An article by Kevin Wesbroom.
In December 2008 the Government published the response to its paper on risk sharing pension schemes. The opening sentence of the Executive Summary states “The Government is committed to encouraging good practice pension provision.” In December 2009 the Government published their assessment of Collective Defined Contribution (CDC) schemes and concluded “the Government should take no further action on CDC schemes”.
So, was CDC just a nice idea that had no legs – or did the Government simply wimp out and pathetically fail to follow through on its earlier promise (you may get a hint as to how the author feels).
Let’s look at the Government’s own findings. In case you may not understand what a CDC scheme is, it has a magical quality. To the member it looks like a DB scheme with a pension (not guaranteed) from a given pension age. But for the employer is it wonderful – it is a pure DC scheme so no nasty comebacks, no accounting surpluses, no surpluses or more worryingly no balance sheet deficits. Risk is hared between members, mainly through variable rate of indexation of pensions earned. For sure there are issues to be addressed, and the Government (DWP) analysis took place under six headings.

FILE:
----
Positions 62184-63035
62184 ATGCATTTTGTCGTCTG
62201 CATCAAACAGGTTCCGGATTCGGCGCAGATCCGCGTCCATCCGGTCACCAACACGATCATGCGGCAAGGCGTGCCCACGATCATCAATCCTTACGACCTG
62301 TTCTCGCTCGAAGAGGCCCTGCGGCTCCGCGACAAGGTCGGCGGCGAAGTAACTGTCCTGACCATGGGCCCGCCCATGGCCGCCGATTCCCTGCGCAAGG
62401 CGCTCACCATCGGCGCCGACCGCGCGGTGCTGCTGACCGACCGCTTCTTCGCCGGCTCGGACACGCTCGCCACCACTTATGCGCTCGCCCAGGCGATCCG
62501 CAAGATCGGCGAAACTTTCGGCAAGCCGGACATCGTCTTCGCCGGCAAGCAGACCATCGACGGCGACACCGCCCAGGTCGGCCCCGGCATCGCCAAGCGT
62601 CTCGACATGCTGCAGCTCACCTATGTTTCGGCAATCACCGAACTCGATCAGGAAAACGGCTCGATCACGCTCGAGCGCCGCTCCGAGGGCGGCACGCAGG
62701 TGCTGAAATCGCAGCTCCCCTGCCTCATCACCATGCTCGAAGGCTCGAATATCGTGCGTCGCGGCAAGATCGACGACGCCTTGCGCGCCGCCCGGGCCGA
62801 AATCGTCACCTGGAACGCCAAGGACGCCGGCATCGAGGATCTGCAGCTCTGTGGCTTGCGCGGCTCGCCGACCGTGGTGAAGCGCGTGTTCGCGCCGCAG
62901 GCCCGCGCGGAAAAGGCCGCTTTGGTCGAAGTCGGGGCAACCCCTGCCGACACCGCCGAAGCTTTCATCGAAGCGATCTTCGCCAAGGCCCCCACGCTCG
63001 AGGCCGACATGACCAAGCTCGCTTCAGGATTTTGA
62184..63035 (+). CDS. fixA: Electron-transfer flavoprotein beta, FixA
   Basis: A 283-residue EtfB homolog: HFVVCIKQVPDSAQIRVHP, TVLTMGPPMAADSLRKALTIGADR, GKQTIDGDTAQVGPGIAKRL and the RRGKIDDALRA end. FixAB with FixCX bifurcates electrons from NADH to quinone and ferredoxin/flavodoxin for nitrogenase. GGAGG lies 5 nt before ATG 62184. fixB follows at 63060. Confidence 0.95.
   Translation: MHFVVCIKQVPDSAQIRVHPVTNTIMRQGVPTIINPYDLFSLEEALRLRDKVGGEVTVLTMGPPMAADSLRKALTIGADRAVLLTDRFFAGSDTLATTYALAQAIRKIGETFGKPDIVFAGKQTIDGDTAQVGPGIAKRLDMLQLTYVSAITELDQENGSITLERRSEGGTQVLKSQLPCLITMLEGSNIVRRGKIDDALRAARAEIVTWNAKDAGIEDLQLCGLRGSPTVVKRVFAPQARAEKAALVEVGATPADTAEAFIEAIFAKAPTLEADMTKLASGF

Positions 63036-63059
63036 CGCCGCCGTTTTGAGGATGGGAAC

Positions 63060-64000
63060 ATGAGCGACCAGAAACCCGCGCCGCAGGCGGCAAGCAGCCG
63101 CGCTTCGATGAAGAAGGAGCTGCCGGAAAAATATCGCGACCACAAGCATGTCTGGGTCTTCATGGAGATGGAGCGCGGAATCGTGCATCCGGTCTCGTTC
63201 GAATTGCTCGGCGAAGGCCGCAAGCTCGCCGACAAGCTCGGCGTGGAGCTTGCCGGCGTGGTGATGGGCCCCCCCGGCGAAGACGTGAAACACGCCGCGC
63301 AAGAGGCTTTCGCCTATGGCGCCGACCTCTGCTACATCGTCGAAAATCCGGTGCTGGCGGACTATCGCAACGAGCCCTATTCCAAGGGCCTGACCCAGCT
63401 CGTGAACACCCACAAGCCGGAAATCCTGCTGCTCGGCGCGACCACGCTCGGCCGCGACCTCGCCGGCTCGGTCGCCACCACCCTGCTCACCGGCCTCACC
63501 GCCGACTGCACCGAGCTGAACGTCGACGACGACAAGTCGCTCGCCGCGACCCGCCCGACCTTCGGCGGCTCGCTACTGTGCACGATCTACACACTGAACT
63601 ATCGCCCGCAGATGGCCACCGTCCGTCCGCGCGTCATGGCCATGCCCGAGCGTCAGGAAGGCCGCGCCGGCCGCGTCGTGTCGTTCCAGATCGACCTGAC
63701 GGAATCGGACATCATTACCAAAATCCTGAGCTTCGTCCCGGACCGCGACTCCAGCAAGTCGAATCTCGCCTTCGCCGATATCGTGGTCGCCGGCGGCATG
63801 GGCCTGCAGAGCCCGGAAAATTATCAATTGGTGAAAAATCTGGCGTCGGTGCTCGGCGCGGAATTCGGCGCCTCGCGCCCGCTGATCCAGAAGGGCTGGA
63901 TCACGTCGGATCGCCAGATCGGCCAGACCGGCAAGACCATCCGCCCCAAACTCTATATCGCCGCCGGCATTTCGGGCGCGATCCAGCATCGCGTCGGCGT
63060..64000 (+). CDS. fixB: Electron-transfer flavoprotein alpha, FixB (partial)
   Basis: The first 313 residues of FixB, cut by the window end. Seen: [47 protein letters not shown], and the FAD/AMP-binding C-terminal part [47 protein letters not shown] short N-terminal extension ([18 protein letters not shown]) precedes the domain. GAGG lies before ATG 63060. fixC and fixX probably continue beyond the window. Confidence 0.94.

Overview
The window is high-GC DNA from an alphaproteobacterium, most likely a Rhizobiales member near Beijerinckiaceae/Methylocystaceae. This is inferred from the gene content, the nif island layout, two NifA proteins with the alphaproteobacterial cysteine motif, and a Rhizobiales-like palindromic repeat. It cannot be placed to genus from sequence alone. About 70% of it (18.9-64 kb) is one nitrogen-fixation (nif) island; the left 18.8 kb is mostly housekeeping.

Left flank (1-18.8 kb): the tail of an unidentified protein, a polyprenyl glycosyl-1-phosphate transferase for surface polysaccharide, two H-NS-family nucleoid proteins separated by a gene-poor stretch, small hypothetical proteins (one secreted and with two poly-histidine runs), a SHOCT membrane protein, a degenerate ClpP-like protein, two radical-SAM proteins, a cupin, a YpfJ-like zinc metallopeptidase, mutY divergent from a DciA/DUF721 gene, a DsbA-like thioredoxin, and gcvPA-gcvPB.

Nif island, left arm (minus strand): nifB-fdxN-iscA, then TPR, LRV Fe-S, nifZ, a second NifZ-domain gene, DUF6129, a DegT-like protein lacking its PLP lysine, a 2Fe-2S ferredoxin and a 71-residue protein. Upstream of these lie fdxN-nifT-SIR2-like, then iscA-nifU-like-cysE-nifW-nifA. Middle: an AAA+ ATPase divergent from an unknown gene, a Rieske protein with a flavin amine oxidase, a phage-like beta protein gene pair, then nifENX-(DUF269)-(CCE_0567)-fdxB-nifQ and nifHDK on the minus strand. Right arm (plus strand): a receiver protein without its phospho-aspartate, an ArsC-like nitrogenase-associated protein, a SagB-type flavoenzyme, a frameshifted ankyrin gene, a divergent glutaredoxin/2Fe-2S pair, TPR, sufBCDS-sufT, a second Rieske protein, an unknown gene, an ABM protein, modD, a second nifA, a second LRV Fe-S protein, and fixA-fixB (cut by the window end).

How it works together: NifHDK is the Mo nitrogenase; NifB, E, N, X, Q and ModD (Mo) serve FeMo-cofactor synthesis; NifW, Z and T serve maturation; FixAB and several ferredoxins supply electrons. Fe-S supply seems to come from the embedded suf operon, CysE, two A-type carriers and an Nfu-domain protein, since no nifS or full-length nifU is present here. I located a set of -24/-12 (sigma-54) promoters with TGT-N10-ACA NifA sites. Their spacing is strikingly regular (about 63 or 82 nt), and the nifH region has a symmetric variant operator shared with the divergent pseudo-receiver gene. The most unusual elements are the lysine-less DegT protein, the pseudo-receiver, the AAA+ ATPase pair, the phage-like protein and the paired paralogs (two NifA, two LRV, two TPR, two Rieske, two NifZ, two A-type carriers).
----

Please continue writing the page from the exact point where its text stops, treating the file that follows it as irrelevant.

- 1. Level of returns for members
The Government commissioned the Government Actuaries Department (GAD) to do some modelling and they found:
“CDC schemes do appear to exhibit superior performance on average when compared to conventional DC schemes. In theory this improvement is in the order of 20 to 25 per cent, but in the simulation it is as high as 39 per cent for some members.”
Say that again?! Benefits a third bigger than conventional DC Schemes?? That sounds like a prize worth going for!
- 2. Predictability of income in retirement
We know that the outcome of DC Schemes can be volatile – is CDC any better?
“The GAD results show that in a CDC scheme an individual’s starting pension is less dependent on the particular scenario experienced, i.e. is less dependent on whether the individual happens to retire in a downturn or in a boom.”
Or as the GAD put it:
“Relative to DC there is more predictability in an individual’s starting pension”